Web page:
Artist Caryline Boreham with her UFO-inspired works. Photo by David Cowlard.

Kaikōura lights: considering a close encounter


UFO sightings are a fascination for award-winning artist Caryline Boreham.

Since launching her research in 2016, Caryline has taken a deep dive into our most legendary UFO encounters, from the 1909 ‘great airship flap’ to the much-publicised 1978 Kaikōura lights. She has trawled through countless archival records, both civilian and military, and transformed her findings into thought-provoking photographs, moving images and zines.

Caryline has had three exhibitions showcasing this work and is working on a book about it. But don’t expect to see pictures of flying saucers and aliens; instead, she offers a fresh perspective, honing in on the viewer’s confusion – or conviction – surrounding their close encounter.

“I’m interested in the psychology of seeing, in how these sightings were described,” says the Whitecliffe fine arts lecturer and multi-media artist. “For me, it’s not about whether UFOs are real, it’s about the human element. My work explores how people have reacted to encounters, and what the official response has been.”

Feature Kaikoura INP

Some of artist Caryline Boreham's UFO-inspired work. Photo by David Cowlard.

Caryline’s interest was sparked after attending “an unassuming” UFO meeting in Auckland, which explored the teachings of a space-being called Maitreya who telepathically channelled messages through Scotsman Benjamin Creme.

“It struck me how different Kiwis are in the way we approach things. In America, everything is sensationalised, with sightings often linked to alien theories, but New Zealanders are more circumspect.”

The New Zealand Defence Force began keeping records on UFO sightings in 1952, and since then have accumulated vast tomes of eyewitness accounts, visual descriptions and correspondence.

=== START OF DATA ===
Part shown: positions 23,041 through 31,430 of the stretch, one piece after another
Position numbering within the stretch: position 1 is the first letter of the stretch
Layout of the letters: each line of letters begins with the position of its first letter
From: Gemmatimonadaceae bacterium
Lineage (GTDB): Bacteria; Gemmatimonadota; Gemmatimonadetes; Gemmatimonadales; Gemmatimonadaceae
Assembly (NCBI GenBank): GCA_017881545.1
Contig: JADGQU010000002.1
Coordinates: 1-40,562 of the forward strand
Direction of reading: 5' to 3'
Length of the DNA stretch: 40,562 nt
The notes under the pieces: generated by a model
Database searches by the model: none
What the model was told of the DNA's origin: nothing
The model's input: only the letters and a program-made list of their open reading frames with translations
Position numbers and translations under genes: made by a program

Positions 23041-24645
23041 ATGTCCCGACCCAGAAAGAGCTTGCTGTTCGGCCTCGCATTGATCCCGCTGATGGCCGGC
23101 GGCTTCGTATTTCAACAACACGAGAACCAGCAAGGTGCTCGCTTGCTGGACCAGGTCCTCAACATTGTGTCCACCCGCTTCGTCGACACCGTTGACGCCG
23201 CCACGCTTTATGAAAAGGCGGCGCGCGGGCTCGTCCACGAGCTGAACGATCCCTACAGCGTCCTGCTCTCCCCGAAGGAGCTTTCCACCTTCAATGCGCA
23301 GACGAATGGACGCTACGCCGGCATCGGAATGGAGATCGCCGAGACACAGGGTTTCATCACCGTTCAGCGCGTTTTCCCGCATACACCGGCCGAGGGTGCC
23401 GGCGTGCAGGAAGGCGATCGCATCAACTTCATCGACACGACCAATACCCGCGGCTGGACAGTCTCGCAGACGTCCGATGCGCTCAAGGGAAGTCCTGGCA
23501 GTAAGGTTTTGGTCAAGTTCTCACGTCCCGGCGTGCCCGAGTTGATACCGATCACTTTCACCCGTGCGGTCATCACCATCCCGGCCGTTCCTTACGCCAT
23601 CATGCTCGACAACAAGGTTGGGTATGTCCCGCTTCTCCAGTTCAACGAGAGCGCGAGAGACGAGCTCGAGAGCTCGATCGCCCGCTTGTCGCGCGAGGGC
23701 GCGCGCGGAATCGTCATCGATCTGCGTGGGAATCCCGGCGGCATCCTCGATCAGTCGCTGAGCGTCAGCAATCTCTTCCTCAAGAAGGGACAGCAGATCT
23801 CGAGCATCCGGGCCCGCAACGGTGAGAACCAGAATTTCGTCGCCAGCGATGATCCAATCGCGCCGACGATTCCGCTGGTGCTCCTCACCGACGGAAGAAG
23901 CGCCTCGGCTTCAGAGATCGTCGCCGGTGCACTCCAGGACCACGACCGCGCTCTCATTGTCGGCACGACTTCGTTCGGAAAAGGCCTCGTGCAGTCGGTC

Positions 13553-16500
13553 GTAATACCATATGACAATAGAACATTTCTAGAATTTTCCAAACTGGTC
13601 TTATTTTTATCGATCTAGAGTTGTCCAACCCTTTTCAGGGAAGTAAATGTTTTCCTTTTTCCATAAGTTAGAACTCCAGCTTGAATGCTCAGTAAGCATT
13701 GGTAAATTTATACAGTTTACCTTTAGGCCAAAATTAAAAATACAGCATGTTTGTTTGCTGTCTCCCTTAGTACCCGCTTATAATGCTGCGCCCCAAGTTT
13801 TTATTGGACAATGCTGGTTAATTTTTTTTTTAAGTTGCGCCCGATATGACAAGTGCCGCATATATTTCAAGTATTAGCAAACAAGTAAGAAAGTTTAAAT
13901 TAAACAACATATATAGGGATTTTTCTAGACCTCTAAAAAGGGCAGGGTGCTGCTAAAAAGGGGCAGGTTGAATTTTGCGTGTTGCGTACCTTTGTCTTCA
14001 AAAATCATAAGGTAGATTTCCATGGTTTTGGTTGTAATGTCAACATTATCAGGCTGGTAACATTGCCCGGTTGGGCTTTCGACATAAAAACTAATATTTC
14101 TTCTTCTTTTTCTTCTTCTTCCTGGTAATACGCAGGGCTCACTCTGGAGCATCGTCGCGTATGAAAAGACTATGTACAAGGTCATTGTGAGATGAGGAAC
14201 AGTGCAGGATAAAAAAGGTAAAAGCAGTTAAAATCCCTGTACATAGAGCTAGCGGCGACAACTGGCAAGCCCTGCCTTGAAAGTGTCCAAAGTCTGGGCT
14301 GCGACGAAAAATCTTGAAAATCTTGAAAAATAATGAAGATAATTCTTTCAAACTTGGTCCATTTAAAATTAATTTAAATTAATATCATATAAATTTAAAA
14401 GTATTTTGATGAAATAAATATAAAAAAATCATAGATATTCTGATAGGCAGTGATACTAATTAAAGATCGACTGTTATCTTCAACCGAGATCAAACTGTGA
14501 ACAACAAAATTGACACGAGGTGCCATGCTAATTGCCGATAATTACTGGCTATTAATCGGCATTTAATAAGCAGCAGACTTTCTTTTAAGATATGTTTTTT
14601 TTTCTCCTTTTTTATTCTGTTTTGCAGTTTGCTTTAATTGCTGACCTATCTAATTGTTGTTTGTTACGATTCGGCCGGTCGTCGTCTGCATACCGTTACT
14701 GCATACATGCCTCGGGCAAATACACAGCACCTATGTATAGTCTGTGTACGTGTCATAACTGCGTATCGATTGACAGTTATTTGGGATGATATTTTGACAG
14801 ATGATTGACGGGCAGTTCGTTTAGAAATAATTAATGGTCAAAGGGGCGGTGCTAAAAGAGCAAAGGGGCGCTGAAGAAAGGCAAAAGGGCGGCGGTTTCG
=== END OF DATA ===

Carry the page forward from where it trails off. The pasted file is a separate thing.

“My work focuses primarily on the 1955 to 2000 time period. I was particularly interested in the letters people sent in – they were really genuine, just describing what they’d seen in a matter-of-fact way. People would say things like, ‘I don’t want any publicity, I’m just letting you know what I saw’.

“Another thing I’ve found really interesting is that the Defence Force responded to pretty much every letter they received, although as the decades passed they became more sceptical. In the 1950s they were quite open to investigating reported sightings, and their replies often started with sentences like ‘sorry for the late response but I’ve had a bout of influenza’.  There was a flurry of letters in the 50s and then it calmed down for a bit. After the Kaikōura lights, things fired up again. Robert Muldoon investigated that one, it was our biggest sighting. A film crew went up in a plane to record it and came back really shaken, but now the military says it was Venus.”

What does Caryline think? “I’m on the fence,” she admits. “When I first started this project I was more of a believer, but now I’d call myself a curious sceptic. It’s not that I don’t believe there are other life forms out there – I think it’s likely given how huge the universe is. But are they visiting us? I don’t know.”

One thing she has learned though, is that some of us are more receptive to the idea than others.

“Some people are just more open. Some people have that idea that there’s more in this world than we realise, and I think that’s an exciting thing.”


Story by Vanessa Trethewey for the Winter 2024 issue of AA Directions Magazine. Vanessa Trethewey is a freelance writer who regualarly contributes to AA Directions Magazine.

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